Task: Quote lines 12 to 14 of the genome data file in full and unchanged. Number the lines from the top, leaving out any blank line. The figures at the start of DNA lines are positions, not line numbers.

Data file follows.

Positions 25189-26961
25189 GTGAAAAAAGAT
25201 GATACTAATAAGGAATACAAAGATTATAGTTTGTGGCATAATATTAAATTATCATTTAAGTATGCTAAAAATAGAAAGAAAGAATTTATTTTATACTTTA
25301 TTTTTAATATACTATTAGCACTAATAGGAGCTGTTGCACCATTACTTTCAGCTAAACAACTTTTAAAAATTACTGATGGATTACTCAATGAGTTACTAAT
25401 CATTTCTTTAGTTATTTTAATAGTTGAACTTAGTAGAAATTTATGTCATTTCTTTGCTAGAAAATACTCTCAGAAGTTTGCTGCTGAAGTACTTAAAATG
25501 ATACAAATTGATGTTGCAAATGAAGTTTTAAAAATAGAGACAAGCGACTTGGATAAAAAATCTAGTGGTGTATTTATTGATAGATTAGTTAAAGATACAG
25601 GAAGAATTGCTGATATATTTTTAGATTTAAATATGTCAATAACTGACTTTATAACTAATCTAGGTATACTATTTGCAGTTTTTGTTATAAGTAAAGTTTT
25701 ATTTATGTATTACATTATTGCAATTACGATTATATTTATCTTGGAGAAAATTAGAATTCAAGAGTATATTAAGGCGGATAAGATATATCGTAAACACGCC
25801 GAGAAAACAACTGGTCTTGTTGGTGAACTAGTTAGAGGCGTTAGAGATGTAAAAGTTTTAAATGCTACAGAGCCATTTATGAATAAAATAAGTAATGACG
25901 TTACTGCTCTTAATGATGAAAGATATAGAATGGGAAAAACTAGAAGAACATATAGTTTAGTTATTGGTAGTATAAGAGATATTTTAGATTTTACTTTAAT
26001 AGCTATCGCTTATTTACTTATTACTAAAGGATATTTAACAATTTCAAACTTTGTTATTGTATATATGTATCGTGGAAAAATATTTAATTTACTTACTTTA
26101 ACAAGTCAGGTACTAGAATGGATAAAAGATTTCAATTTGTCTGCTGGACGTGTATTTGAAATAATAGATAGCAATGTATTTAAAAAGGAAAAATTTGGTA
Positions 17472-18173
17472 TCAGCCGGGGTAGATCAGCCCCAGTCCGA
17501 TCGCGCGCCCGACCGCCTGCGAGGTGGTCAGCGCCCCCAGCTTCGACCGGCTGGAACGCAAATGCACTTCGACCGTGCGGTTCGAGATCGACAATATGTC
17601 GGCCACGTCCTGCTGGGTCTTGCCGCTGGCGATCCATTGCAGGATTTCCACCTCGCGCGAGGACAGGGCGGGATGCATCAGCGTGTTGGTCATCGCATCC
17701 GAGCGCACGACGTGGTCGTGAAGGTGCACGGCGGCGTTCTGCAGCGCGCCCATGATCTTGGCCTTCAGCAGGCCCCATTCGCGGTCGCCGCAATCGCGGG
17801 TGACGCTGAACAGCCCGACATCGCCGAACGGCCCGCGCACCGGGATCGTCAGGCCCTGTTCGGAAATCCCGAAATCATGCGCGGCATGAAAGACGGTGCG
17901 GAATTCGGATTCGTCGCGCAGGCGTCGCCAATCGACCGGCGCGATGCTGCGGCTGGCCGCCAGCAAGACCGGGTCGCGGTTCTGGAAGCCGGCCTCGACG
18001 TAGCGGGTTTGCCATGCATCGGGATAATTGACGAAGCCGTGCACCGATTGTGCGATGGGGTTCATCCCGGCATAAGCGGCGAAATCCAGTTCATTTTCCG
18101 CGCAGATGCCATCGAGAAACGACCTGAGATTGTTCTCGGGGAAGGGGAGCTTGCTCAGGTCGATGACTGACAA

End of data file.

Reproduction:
26101 ACAAGTCAGGTACTAGAATGGATAAAAGATTTCAATTTGTCTGCTGGACGTGTATTTGAAATAATAGATAGCAATGTATTTAAAAAGGAAAAATTTGGTA
Positions 17472-18173
17472 TCAGCCGGGGTAGATCAGCCCCAGTCCGA